Åbent brev fra European Cyber Criminals
European Cybercriminals udtrykker deres glæde over planerne om at indføre et "børnepornofilter" på europæisk plan. Det er et slag for ligestillingen inden for forbryderverdenen - endelig får de europæiske cyberforbrydere lige så gode muligheder for at slippe godt fra deres onde gerninger som deres kolleger i den virkelige verden:
The European Cybercriminals Society (ECS) wishes to thank the European Commission for its recently published draft Directive on Child Exploitation.Link: European Cybercriminal Society.
We wish in particular to acknowledge the proposal on the blocking of child abuse websites. Generally, we find that cybercriminals are disadvantaged compared with criminals in the offline world, due to the ease of collection of evidence in computer networks. This measure takes an important first step in redressing this imbalance. The creation of “blocking” systems means that we can install automatic checking systems to inform us immediately when our sites have been “blocked,”showing us that our activities have been identified by law enforcement authorities. This will give us an essential early warning and the opportunity to move the site to another server or, indeed, another country. It will also reduce political pressure to take real actions against us.
Nonetheless, we draw the attention of the Commission to the fact that, wherever possible in the online environment, it has generally taken a “technology neutral” approach to regulation. While we are sure that the Commission and Member States will eventually expand the scope of these blocking measures, we feel that adopting a horizontal approach immediately is the only fair approach. For this reason, the ECS calls on the European Commission to introduce EU-wide blocking for all illegal sites at the earliest possible opportunity. It is clearly unfair for the cybercriminals providing access to intellectual property infringements or running financial fraud websites are not given the same advantages as those proposed for criminals running child abuse websites.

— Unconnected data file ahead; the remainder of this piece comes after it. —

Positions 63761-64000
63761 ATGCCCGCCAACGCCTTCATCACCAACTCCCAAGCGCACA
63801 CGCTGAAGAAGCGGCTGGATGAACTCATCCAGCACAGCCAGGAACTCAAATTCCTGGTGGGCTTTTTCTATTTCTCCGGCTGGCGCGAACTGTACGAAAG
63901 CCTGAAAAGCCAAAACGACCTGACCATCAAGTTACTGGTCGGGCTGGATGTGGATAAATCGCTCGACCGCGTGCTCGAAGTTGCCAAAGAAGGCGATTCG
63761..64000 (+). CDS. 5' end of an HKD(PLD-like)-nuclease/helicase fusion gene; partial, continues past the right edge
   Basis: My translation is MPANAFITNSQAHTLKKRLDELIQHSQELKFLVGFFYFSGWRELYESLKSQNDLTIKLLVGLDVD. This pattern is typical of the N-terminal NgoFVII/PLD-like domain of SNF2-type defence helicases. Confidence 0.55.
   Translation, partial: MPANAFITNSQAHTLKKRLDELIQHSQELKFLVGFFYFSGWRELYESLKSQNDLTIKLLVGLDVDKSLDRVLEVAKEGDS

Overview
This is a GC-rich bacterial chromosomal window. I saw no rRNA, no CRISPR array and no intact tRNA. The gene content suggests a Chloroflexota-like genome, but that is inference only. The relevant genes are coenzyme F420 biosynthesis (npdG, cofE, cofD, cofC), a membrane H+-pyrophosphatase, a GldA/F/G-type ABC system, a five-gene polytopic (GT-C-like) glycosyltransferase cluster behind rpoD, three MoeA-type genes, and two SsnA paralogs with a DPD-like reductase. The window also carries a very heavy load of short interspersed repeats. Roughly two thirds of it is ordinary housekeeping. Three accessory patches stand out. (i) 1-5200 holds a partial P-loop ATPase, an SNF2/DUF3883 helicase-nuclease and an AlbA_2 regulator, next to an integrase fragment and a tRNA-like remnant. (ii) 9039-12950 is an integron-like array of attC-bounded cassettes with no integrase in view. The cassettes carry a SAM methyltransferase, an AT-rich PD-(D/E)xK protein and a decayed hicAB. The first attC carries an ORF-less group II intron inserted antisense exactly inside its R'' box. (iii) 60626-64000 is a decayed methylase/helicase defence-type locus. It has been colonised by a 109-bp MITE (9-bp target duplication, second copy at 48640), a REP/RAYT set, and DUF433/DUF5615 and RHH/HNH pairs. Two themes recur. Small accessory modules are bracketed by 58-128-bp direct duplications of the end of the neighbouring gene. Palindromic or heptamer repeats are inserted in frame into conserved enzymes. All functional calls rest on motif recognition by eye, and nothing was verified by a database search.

In this context, we would like to draw your attention to the possible creation of a potential barrier to the single market. The United Kingdom will not only block websites accused of infringements of intellectual property, but also provide public information about the sites that it has blocked. This will give sites popular in the UK an unfair competitive advantage over other sites as it is quite clear that only the most interesting sites will be blocked. This is nothing less than state-sponsored advertising those sites to young people who are generally well able to circumvent blocking systems. Such state-sponsored support for certain illegal websites popular in one Member State is clearly unfair and a barrier to the single market for crime. We therefore urge the European Commission to introduce similar rules on an EU level as soon as possible, so that all European cybercriminals can obtain the same advantages.
The ECS remains at the Commission's disposal for any further expertise or assistance that it may need in this dossier – including hacking into the European Parliament's electronic voting system – in the event that the institution risks deciding that supporting cybercriminals is not the wisest approach and therefore opposing your wise proposal.